The film is ‘set’ backstage in a fashion show, where unseen work experience boy Michelangelo films and interviews various people involved with the industry, including supermodels Lettuce Leaf (Lily Cole) and Minx (Jude Law, looking like a demented Elizabeth Taylor) and critic Mona Carvell (Judi Dench) amongst many other actors. It is constructed entirely of monologues performed to camera against a green screen background set on a colour. In total there are fourteen different characters- or rather, fourteen different actors, ranging from the quality of Lily Cole up to Judi Dench. Most of the characters barely register if at all- not so much down to the performances but down to writer/director Sally Potter.
The writing is abysmal- to say it is on the level of a student filmmaker would be insulting to students but it does feel like a school project. The clichés are fired out like machine guns: we have the anorexic model, the Eastern European model who has a masculine look (because it’s Jude Law in drag!), the wise weary critic, the young marketing man, the flamboyant designer. It soon becomes apparent that this is not because what Potter wants to say about the fashion world has already been said but because she doesn’t actually have anything to say. The fact that we never see anything from the show, apart from former pizza delivery boy Vijay (Riz Ahmed) painted blue, does not make the film relevant to all eras of fashion as Potter half-thinks it might. It only accentuates the fact that the film has nothing to comment on literally as well as metaphorically.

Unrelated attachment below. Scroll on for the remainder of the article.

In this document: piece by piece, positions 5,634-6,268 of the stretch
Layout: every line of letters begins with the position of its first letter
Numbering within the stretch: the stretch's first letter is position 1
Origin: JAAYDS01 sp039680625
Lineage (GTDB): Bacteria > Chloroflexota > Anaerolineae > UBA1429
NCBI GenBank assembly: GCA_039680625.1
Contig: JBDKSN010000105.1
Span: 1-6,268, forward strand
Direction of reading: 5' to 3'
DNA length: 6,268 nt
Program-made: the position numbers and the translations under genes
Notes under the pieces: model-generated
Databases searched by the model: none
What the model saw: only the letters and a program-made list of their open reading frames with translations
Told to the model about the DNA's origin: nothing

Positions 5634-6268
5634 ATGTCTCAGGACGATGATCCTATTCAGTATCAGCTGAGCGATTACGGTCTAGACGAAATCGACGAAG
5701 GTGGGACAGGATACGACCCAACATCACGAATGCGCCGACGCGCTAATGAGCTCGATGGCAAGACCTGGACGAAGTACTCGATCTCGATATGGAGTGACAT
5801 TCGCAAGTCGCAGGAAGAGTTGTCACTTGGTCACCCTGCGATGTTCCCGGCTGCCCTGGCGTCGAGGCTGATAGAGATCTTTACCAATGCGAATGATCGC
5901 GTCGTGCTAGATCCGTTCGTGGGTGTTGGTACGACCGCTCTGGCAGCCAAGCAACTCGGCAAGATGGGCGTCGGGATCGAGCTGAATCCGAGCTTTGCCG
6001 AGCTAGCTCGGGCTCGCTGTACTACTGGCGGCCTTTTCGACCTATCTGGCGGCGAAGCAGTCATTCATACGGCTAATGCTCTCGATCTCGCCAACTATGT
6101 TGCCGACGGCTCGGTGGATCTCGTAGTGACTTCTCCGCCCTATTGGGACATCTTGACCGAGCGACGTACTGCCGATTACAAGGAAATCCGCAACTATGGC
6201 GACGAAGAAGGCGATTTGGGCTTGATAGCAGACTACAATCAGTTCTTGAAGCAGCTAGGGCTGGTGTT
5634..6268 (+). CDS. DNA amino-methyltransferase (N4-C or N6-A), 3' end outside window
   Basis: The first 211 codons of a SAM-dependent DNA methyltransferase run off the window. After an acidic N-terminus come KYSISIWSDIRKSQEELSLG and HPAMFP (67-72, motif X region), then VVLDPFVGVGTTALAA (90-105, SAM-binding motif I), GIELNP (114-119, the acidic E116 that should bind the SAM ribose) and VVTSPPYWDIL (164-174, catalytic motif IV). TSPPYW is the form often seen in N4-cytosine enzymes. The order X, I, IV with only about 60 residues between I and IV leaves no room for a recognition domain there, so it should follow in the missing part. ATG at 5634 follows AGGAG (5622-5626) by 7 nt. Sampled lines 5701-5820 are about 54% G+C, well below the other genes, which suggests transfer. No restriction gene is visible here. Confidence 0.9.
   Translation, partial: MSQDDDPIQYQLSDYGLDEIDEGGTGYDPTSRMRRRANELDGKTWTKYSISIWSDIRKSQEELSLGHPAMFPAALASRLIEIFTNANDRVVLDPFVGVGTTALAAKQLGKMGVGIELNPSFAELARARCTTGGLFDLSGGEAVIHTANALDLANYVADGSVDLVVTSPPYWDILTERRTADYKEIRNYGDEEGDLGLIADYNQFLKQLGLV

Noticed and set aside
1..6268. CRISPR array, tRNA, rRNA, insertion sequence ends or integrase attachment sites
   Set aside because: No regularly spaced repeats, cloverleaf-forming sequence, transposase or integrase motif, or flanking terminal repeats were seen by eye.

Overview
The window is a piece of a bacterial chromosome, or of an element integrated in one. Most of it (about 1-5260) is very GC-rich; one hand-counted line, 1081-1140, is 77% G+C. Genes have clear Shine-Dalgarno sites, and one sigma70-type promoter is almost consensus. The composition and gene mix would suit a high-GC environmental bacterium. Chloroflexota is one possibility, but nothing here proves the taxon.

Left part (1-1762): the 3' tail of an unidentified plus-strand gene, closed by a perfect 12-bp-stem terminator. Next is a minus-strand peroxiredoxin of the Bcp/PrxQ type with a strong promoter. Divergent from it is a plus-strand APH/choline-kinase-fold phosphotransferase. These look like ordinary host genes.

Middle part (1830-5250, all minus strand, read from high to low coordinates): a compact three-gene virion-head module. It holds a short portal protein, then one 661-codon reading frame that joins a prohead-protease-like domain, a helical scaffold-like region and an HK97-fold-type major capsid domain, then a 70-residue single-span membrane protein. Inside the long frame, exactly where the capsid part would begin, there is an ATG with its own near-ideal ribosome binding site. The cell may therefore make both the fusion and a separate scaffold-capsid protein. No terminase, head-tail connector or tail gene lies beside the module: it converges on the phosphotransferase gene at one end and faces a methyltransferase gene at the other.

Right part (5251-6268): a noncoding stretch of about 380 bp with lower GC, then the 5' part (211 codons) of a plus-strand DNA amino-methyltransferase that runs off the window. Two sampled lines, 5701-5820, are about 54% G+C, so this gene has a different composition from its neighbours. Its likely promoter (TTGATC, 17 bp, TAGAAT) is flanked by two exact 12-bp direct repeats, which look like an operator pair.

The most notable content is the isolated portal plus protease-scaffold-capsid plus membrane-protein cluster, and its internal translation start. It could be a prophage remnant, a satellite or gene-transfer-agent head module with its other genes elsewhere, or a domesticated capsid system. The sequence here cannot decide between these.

None of the actors are bad; they simply give the performance they would give if they were doing it on their lunchbreak. Many films have the odd performance that is called in but an entire film of phoned-in performances is a waste of time.
Underlying the film there’s also a sense of arrogance that Potter feels she doesn’t really need to say anything on the fashion industry because we all know it is shallow and exploitative. It’s a well-worn subject and an easy target so Potter may be right but what is the point of making a film about something you don’t care about and have nothing to say on?
The only rage this film induces is the rage that Potter smugly wastes the subject, the actors and the viewers’ time.